Yaopey: Impressionistic definitely. My work was predominantly representative to start with, I think that’s a common trend for most photographers. I used photography as a medium to snapshot a moment in time and I have always thought a photograph has to be as close to reality as possible. But as I learned more about the art by studying the work from other photographers and paintings such as those from the Renaissance, I realized photography is more than just creating pretty pictures. With the influence of other photographers such as Joel Tjintjelaar, Thomas Kellner, Bruce Percy, and Frans Lanting, I began to develop my own vision and infuse emotions into my work to create art that is personal. I like to use light to dramatize the subject, be in a vast landscape or architecture.
What is typically in your camera bag?
Yaopey: I feel my camera bag is fairly minimal compared to most photographers. I have an “old” camera, a Canon 5D Mark II which has been to many places with me over the years. I only have three lenses in my camera bag, one of which is a backup lens (Canon 50mm f/1.8) which I don’t actually use much. The other two are a Canon 16-35mm f/2.8 and a Canon 70-200mm f/4. I shoot 99% of my photographs with only these two lenses. Apart from that, I use a Formatt-Hitech ND 16 filter, a B+W circular polarizer, and a Velbon carbon fiber tripod. I firmly believe technique and vision trump owning the latest gear.
Your primary educational background is in the medic profession, and it’s your job. And you use photography as a channel to escape, as you say. Tell me more about that. Do you think photography has a therapeutic effect on you or is it something else?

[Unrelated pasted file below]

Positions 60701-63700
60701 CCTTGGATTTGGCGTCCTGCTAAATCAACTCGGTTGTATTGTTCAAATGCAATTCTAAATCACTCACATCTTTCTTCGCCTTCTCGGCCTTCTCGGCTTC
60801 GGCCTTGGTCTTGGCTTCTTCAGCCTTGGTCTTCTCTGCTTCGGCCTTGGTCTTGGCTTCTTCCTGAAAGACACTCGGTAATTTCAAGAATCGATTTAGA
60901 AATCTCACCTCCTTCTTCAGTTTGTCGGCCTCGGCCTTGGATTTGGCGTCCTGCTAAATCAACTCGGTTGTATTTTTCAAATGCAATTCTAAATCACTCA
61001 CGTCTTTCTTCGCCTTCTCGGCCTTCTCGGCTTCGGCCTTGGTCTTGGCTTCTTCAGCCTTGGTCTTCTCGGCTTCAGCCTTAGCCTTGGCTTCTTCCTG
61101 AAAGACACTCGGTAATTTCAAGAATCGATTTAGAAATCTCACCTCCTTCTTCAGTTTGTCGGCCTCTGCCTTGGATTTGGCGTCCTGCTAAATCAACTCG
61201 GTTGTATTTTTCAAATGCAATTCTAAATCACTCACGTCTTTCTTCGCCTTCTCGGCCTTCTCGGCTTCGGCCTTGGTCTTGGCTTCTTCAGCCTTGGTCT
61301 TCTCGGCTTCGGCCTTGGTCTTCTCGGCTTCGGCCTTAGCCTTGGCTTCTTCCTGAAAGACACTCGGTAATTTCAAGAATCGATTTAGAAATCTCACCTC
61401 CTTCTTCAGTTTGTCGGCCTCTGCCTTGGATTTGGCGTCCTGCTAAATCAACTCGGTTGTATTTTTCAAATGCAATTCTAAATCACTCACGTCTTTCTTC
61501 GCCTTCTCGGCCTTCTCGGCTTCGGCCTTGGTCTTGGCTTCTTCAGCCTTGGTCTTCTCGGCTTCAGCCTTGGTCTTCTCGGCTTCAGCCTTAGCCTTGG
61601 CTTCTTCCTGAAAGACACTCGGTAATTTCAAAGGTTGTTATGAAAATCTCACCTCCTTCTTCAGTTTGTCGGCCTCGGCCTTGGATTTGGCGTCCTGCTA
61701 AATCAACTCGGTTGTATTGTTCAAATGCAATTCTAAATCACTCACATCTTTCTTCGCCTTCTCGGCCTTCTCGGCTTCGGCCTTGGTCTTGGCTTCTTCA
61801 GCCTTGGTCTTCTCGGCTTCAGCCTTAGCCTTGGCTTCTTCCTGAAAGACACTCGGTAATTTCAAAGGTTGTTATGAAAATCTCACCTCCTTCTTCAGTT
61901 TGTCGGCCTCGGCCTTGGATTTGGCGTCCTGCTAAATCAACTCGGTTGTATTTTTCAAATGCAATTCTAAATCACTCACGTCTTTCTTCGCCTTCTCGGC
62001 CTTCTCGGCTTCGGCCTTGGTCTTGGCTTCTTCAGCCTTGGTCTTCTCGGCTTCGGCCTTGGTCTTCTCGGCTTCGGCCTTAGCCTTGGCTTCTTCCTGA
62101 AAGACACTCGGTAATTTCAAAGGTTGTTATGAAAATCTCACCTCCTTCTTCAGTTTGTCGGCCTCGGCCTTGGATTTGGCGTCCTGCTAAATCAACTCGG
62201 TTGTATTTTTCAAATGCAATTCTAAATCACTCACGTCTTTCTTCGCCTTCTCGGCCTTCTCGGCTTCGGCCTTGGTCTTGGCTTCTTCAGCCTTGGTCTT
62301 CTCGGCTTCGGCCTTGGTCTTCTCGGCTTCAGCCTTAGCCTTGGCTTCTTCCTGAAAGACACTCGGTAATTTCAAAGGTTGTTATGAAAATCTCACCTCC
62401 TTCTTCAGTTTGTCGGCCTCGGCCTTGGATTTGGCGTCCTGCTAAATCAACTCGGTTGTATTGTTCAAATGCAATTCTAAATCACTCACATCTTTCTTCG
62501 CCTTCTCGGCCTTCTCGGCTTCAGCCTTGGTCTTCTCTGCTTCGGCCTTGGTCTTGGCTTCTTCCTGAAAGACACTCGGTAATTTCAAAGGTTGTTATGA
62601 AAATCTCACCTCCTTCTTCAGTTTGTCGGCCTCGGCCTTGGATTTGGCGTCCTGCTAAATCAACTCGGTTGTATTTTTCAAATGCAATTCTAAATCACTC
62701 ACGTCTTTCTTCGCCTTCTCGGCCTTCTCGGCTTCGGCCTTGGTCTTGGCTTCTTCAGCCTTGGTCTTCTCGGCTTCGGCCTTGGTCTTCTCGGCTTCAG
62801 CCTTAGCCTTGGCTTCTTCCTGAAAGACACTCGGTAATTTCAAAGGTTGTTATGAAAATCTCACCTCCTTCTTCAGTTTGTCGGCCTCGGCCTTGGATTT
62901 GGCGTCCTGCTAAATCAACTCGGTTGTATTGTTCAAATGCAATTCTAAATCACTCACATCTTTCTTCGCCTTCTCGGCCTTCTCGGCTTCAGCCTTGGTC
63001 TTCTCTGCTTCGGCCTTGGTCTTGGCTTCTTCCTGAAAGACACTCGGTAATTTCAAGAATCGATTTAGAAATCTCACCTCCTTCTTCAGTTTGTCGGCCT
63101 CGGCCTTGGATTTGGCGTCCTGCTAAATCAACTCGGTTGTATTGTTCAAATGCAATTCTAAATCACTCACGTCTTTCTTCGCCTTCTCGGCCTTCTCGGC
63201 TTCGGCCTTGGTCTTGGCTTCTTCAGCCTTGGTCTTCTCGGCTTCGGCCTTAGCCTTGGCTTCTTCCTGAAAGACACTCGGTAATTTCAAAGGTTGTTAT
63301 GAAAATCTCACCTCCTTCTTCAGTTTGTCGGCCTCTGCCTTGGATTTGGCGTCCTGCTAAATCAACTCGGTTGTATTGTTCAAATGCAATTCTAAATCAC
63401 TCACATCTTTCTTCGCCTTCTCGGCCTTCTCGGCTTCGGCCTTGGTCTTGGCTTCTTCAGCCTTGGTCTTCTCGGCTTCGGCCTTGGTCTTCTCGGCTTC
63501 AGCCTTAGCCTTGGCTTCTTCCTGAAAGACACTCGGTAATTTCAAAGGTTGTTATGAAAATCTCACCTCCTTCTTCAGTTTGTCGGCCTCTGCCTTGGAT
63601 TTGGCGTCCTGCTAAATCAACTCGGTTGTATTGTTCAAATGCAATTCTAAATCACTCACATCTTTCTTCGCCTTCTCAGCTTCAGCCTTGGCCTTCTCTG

Yaopey: Yes, I’m in the medical profession and I’m a surgeon. Apart from operating, I like to get myself involved in other things, photography being one of them. I guess I prefer to keep my mind occupied and focused. On a typical weekday, I tend to have a full schedule and sometimes weekends too. The job is fulfilling but the hours can be long and mentally draining. Being in my field has also given me the opportunity to witness the most vulnerable moments of human life on a regular basis. Photography gives me a change of scene, helps to maintain my sanity, and keeps my mind fresh. It is indeed a channel to escape for me, but not just from my day job but from anything else that I may encounter in life. Photography has also taken me to amazing places, events, and festivals. When I’m out with my camera, I often find myself end up admiring nature at dawn or dusk. I love immersing in these moments…it’s my way of finding inner peace.
Even though you’re primarily a landscape photographer, do you have an interest in other styles of photography like portraits or sports?